Bernard-Marie Koltès, Roberto Zucco (1989)

by Editions de Minuit

In the end of 1988, French writer BERNARD-MARIE KOLTES finished to write what will be his last play. Entitled ROBERTO ZUCCO (1989), the text is inspired by the life and crimes of Italian serial killer ROBERTO SUCCO. A murderer without a motive, who decimated his own family, killed innocent citizens, and executed policemen.

The lecture-spectable has been directed and realised for the radio by GEORGES LAVAUDANT and BLANDINE MASSON. It has been recorded in public at the Theâtre de la Ville in Paris on Friday October 30, 2009.


We are currently in a situation in which displacement. This permanent displacement provides a location for refusal and collective ennui. The projection of the critical moment is the political potential of the discursive. It is not a location for action, but instead provides an infinite suspension of critical moments—the opposite of performance. This is its “just-around-the-corner-ness”—a permanent interplay of micro-critical expressions within the context of a “setting.” Projects arch suspension and repression are the dominant models. There is anxiety about who controls the reshaping of the stories of the recent past. The discursive framework has been predicated upon the rejection of the idea of a dominant authored voice. Clear-cut, authored content is considered to be politically, socially, and ideologically suspect. However, there is still the feeling that stories get told, that the past is being reconfigured, and that the near future gets shaped. There is a constant anxiety within the discursive frame about who is doing this, who is marking time. The discursive is the only structure that allows you to project a problem just out of reach and to work with that permanent displacement. Every other mode merely reflects a problem, generates a problem, denies a problem, and so on. The discursive framework projects a problem just out of reach, and this is why it can also confront a socio-economic system that bases its growth upon “projections.” In the discursive art process we are constantly projecting. We are projecting that something will lead to something else “at some point.” True work, true activity, true significance will happen in a constant, perpetue realized that expose a power relationship with the culture. They achieve this through an adherence to parasitical techniques: destroying relations of production through a constant layering of profoundly differing and contradictory aims. Somehow it might be possible to bring together small groupings and create temporary, suspended, semi-autonomous frameworks. It is possible that we have seen a rise in the idea of parasitical relationships to the point where they have reached a fluid state of acceptance. We may have reached a moment of constant reoccupation, recuperation, and aimless renovation. Maybe the discursive makes possible a parasite without a host—feeding off copies of itself, speaking to itself, regenerating among its own kind. – Liam Gillick, Maybe it would be better if we worked in groups of three? Part 1 of 2: The Discursive, e-flux, January 2009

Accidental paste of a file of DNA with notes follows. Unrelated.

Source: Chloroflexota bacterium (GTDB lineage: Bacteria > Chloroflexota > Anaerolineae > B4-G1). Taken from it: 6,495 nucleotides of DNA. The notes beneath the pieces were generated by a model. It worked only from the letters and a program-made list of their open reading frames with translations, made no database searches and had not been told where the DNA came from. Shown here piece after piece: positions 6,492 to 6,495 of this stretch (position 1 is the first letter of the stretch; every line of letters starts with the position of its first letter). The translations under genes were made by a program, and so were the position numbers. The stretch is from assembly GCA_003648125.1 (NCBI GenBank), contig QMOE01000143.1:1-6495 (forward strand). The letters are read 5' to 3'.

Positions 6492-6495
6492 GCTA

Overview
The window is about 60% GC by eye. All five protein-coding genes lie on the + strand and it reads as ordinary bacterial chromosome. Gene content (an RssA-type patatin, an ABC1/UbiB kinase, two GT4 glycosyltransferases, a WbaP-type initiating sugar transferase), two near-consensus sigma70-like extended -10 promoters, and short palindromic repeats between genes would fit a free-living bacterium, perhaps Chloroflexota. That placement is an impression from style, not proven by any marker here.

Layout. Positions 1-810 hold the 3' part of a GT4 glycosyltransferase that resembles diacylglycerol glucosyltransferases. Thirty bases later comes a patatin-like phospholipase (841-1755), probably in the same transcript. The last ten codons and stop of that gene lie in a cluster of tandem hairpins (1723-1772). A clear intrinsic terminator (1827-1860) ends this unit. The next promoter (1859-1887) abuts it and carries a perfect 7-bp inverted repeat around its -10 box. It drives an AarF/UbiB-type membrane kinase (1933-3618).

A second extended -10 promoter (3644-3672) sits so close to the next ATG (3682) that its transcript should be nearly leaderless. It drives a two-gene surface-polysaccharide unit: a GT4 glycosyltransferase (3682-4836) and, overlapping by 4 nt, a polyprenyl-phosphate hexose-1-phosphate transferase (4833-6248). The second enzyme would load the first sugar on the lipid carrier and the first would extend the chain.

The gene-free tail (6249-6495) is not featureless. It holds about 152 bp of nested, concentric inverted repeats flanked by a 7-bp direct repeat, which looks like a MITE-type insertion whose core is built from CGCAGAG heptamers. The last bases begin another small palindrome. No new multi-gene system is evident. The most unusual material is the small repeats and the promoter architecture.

Martin Sulzer. King James Version Genesis Chapter Nineteen

King James Version Genesis Chapter Nineteen, 2015
8’10”, script: The Bible, Genesis 19 King James Version

Genesis 19, or “Sodom and Gomorrah” – not only in the bible but also in the Quran and the Torah – marks a foundation for attitudes towards homosexuality historically and to vast geographical expanses. An elemental challenge for all religions, nonetheless, is that of interpretation: how can religious stories be read and retold without affecting the authentic godly word through human interpretation?

The title of the video work itself, King James Version Genesis Chapter Nineteen, already suggests strict adherence to the text as a conceptual principle. In contrast, the term version in King James Version, the most widespread English language translation of the bible that is itself considered holy, already indicates multiple reincarnations of the original text.